Helena RubinsteinThe woman
Helena Rubinstein always strived to make the most of women's beauty. She considered beauty a means to power and seduction, reflecting intelligence and education, and it was to direct all she did. She devoted her life to it, building a veritable empire around beauty. Let's take a closer look at this exceptional woman.
Helena was born in Krakow's Jewish Ghetto in 1872 and nothing in her early life suggested she was destined to become such a powerful woman. As the eldest in a family with eight daughters, she would have been married off to a rich old widower if her parents had had their way. But Helena had other plans, and at 22 her free-spirited nature drew her away from the family home and over to Australia.
Her mother worried she wouldn't have enough face cream, so she slipped a dozen little pots of it into her departing daughter's luggage. In Australia, Helena's alabaster complexion and feisty personality instantly appealed to the women and they began asking her for beauty tips. She was a salesgirl in her uncle's grocery shop when she realised her secret knowledge could be a ticket to greater things – maybe even a whole different life.
Her plan was to recreate the formula of her face cream and teach these women the rules of beauty.
Helena doggedly pursued her goal through trial and error, eventually finding the right formula, and began to dispense her first beauty tips: protecting skin from sun and wind, moisturising skin and getting enough restorative sleep.
Word spread about her skincare treatments and in 1902 she was able to open her first salon, the Valaze House of Beauty.
as an Art of Living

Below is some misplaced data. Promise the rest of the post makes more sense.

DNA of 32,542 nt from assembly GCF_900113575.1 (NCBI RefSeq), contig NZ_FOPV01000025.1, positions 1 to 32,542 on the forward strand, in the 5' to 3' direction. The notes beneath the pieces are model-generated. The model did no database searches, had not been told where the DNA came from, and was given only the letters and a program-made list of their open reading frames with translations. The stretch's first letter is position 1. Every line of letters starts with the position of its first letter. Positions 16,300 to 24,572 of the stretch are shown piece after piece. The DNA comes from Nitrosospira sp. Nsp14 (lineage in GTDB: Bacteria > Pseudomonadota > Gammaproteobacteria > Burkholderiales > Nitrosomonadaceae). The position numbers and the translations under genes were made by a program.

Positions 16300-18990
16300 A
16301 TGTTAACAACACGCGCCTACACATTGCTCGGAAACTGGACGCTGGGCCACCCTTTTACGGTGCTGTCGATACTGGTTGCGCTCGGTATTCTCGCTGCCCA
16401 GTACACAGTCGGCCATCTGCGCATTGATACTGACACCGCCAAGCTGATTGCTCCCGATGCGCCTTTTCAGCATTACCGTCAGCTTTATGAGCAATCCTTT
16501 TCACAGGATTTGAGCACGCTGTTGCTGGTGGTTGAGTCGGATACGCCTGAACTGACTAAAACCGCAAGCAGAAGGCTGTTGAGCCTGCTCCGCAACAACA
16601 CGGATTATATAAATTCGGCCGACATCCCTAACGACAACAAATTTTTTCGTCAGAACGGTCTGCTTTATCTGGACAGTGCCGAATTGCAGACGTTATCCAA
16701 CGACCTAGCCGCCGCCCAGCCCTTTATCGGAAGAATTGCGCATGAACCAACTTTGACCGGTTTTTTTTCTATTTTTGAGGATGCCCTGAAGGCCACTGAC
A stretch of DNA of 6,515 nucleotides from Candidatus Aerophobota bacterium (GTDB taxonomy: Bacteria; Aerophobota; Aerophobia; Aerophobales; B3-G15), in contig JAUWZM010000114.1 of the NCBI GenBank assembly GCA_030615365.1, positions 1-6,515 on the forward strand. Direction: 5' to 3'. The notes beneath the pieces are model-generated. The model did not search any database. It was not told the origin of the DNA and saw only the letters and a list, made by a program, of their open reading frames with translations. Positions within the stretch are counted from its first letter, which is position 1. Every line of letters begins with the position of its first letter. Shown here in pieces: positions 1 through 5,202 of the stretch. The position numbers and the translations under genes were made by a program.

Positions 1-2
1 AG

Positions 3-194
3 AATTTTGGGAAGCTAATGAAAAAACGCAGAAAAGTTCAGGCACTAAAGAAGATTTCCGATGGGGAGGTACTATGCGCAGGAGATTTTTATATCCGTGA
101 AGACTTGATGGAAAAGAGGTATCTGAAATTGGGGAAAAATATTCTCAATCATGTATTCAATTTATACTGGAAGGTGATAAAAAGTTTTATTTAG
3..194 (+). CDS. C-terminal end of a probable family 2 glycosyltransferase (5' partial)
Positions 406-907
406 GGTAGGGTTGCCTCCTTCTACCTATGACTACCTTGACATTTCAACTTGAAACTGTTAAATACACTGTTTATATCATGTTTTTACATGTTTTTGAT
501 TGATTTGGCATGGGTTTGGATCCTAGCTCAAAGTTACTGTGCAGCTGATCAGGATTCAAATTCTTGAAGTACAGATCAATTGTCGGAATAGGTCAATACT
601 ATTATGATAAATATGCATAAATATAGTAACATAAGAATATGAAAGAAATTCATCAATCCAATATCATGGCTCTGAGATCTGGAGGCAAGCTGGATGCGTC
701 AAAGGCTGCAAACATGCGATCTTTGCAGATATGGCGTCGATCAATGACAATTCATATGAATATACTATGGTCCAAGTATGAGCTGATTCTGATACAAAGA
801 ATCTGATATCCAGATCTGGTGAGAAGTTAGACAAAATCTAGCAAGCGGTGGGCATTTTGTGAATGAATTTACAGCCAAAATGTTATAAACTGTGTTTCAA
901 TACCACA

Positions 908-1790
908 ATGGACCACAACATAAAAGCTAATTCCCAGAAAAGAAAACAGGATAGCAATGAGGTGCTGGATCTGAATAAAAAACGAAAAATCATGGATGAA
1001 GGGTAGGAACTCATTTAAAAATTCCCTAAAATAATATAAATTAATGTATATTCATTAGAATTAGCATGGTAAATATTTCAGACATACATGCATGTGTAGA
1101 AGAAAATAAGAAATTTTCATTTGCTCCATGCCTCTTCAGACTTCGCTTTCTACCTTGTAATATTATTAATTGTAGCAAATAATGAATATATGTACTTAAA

Her focus on beauty rapidly expanded to become more of an overall life aesthetic. Helena Rubinstein's interests included painting, jewellery, fashion, architecture, furniture and interior design. She decided she would first conquer London and then take on the whole of Europe. Her husband Edward Titus wrote the advertisements for her, and the combination of excellent products with the subtle art of marketing was a winning formula.
Helena headed to Paris next, where her quest for beauty saw her flitting back and forth between the laboratories and the artists of Montparnasse, constantly seeking to balance applied arts and Art with a capital A. She rubbed shoulders with the greatest artists of the twentieth century, from Picasso to Dali, including Braque, Fernand Léger, Matisse, Van Dongen and Eluard.
Helena Rubinstein opened a factory in Saint Cloud, where she worked with a team of chemists to develop even more complex creams that would protect skin from the effects of ageing. She also produced make-up there: a blusher for cheeks and a tinted powder to mattify the face. In under two years, she had Paris at her feet. Three of her sisters were working with her and she supported her family back in Poland. Her New York salon opened just before the First World War, providing a sumptuous setting where art and fashion mingled with skincare and beauty. It was an instant hit and the brand's fame soon spread across America.
Her keen flair for business carried Helena through the Wall Street Crash of 1929 and two World Wars, while she also had to contend with many romantic disappointments. She led her company with panache and took a pioneering interest in some very avant-garde ideas such as hormone creams, electro-stimulation, the links between nutrition and beauty, beauty products for men, and beauty therapy" for ill people. She was also the first to open a beauty institute and to employ beauty advisers in her shops